Officials in Kananaskis Country are worried about the future of Grizzly Bear 94 and her three cubs after backcountry skiers continue to ignore closure signs in the Black Prince area west of Calgary where the bears are denning.

Park ecologist John Paczkowski says the mother is hibernating but is not in a deep sleep.

"She's still quite active and she's in a small little hole in the ground so she's probably getting jostled around a little bit."


Bear 94 and her three cubs in an undated photo. (Alberta Parks)

The den, in an area known locally as the "tree cone," is a popular spot for skiers to have lunch. This winter officials shut down the area completely for the first time.

But Randy Axani, Kananaskis district conservation officer, says people are ignoring the closure and they are letting their dogs run loose as well.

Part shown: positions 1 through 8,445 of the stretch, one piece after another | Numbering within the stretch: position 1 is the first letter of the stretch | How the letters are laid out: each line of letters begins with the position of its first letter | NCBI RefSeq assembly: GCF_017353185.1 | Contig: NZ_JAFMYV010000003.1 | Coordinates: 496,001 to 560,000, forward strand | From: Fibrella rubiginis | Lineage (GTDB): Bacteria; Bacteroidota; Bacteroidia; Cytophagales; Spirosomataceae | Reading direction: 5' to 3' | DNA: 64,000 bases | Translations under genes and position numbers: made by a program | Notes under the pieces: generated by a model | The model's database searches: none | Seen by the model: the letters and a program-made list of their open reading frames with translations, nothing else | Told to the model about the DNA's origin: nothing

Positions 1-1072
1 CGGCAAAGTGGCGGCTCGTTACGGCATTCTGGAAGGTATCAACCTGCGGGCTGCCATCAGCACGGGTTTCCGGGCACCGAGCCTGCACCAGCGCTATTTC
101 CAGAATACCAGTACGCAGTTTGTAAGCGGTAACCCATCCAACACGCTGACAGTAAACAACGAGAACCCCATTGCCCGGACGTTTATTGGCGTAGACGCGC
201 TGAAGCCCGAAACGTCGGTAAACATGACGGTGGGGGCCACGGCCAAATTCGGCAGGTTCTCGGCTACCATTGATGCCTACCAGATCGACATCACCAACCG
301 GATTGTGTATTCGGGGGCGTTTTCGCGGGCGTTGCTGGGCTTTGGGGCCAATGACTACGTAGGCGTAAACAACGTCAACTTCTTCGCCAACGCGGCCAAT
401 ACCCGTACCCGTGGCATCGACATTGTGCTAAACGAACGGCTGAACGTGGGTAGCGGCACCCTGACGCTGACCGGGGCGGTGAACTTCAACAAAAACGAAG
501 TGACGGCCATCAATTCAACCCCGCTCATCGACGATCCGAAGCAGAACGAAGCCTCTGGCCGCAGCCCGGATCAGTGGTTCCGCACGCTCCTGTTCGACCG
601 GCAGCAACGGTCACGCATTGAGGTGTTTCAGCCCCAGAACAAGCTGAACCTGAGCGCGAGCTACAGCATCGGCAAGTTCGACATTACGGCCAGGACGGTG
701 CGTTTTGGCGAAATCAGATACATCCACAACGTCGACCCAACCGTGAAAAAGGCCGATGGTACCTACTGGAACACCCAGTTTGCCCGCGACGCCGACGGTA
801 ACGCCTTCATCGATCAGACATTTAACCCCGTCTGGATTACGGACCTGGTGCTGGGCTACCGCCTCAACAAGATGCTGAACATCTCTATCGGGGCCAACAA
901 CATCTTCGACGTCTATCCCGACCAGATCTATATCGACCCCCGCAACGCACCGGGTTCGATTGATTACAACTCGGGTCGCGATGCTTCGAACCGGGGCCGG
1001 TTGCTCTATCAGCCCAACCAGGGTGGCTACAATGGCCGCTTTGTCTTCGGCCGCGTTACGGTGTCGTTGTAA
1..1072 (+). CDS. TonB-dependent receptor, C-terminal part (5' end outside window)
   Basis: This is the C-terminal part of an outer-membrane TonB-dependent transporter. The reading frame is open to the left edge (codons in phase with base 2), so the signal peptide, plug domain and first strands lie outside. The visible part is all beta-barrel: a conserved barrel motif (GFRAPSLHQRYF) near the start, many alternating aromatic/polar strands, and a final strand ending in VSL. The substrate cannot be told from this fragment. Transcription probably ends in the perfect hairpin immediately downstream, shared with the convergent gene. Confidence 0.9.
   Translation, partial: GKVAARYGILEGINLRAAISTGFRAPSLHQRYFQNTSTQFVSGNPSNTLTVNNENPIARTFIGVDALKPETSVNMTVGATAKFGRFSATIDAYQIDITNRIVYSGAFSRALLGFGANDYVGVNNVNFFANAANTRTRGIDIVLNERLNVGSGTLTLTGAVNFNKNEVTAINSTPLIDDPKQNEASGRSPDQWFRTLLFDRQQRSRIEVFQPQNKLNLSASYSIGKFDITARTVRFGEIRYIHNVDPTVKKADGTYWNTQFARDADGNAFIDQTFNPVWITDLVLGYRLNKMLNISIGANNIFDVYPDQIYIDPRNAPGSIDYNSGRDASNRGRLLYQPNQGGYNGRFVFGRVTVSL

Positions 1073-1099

"We have a lot of sensitive wildlife in the winter, as well as summer, and if they have a dog off-leash when they're having a hard time just making a living in the backcountry, it's tough on them. So we encourage backcountry skiers to just leave the dogs at home," said Axani.

Park staff have issued 11 tickets so far for people not respecting the closure. In addition, 41 off-leash dog violations have been issued for the area.

The off-leash violations this winter represent an increase of nearly 75 per cent compared to last winter.

"It's a concerning figure," said Axani.

John Paczkowski says the Black Prince area will remained closed for the remainder of the season because the situation is both a public safety hazard and a threat to the survival of the bears.


The Black Prince area of Kananaskis country is closed for the remainder of the winter. (Nadia Stewart/CBC)